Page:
All three Soyuz MS-05 crew members proved to be avid photographers, taking hundreds of thousands of photos of Earth and life aboard the Space Station, some of which they shared with their Social Media followers for an inside look at life off the planet.
Gearing up for an eventful Thursday night homecoming, outgoing ISS Commander Randy Bresnik handed the reigns over ISS to Aleksandr Misurkin who will lead Expedition 54. The departing crew then caught some sleep before powering up the Soyuz MS-05 spacecraft for last checkouts and placing the final return cargo into its Entry Module before a final dinner in orbit as a six-person ISS crew.
Bidding farewell to their crewmates and their home in space, the three departing crew members floated aboard their Soyuz spacecraft and sealed themselves off at 2:02 UTC when hatches on the Soyuz and Rassvet docking compartment were closed and locked to kick off the final three hours of undocking prep. In the confined space of the Soyuz, the three crew members donned their Sokol Launch and Entry Suits while keeping an eye on leak checks and moving through the procedure of transitioning Soyuz to autonomous power and radio communications, allowing electrical hard-line interfaces to be disconnected.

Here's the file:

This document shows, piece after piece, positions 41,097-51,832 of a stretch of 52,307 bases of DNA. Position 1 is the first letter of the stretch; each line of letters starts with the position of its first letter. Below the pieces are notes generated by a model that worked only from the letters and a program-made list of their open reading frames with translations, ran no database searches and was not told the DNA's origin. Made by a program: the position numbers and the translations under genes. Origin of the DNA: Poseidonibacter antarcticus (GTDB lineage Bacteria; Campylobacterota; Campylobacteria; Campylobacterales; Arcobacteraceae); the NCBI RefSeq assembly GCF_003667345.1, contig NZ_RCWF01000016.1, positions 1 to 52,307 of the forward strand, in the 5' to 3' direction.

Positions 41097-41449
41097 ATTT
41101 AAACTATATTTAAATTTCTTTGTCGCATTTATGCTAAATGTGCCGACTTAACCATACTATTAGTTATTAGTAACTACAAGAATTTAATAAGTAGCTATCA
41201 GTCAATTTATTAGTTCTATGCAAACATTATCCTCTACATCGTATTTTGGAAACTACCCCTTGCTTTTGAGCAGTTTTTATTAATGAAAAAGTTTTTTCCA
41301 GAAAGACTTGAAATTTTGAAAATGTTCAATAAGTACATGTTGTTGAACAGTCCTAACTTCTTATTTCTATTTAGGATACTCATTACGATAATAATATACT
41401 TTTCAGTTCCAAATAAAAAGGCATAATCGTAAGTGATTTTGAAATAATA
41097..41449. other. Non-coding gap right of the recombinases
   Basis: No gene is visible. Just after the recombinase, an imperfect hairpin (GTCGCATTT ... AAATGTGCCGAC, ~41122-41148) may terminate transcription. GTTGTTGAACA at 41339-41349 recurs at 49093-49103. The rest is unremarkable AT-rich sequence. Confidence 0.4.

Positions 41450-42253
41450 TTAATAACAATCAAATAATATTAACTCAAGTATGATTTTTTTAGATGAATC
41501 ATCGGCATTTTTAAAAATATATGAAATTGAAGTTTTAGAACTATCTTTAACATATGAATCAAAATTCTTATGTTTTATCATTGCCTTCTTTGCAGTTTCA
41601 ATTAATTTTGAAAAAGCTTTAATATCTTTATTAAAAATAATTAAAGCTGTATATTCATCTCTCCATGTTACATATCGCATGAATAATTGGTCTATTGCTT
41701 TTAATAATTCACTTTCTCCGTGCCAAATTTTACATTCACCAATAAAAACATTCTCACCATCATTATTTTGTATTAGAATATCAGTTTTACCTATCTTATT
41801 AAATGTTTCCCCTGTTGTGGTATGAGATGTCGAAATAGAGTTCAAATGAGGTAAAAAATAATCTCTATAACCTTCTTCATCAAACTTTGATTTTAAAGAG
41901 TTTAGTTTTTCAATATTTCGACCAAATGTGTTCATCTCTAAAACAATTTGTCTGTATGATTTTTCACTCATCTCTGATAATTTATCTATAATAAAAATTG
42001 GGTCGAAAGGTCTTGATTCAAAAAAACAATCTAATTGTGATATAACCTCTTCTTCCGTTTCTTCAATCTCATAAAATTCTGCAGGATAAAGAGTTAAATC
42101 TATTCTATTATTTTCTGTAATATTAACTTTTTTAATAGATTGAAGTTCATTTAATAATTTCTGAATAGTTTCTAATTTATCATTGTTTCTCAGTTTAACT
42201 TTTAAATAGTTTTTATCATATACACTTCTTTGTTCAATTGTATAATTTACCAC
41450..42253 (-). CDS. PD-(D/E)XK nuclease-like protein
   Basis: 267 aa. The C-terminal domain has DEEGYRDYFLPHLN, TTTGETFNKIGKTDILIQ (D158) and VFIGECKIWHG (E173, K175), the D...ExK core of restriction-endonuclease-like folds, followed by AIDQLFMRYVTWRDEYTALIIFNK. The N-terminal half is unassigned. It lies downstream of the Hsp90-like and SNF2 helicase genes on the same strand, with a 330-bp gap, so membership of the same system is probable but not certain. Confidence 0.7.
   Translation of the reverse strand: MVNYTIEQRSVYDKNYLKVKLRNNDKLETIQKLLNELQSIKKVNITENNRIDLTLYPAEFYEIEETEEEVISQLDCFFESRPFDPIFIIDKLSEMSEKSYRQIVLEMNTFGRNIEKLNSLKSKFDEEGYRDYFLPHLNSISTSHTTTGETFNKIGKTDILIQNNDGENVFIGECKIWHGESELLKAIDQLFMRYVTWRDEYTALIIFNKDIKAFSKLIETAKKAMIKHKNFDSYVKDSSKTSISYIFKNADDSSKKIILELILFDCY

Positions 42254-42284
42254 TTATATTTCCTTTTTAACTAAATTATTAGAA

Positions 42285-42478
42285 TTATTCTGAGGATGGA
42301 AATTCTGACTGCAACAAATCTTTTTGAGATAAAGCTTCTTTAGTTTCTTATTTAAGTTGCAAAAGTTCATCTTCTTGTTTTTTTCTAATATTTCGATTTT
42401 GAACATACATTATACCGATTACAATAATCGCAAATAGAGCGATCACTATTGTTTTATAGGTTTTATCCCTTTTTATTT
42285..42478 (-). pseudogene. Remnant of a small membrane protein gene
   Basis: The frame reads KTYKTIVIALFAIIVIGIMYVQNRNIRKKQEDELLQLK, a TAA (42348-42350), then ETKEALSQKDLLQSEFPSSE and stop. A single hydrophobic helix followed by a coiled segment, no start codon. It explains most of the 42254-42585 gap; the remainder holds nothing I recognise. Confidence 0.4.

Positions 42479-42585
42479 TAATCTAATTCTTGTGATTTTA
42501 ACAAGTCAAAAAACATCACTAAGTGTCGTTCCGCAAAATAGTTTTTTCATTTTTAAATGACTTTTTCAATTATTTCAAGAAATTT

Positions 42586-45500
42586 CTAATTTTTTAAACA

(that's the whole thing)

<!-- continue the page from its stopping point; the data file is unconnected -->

Making his second return aboard Soyuz, Sergei Ryazanskiy was at the controls inside the Entry Module, sitting in the center seat with first-time Soyuz flier Randy Bresnik in the ‘co-pilot’ position in the left seat and Paolo Nespoli in a supporting role from the right seat. Strapped in, the crew went through the setup of flight controls for the free flight and checked their suits for leaks to ensure they could fulfill their function of protecting the crew as a last line of defence in case of a cabin depressurization while still outside the atmosphere.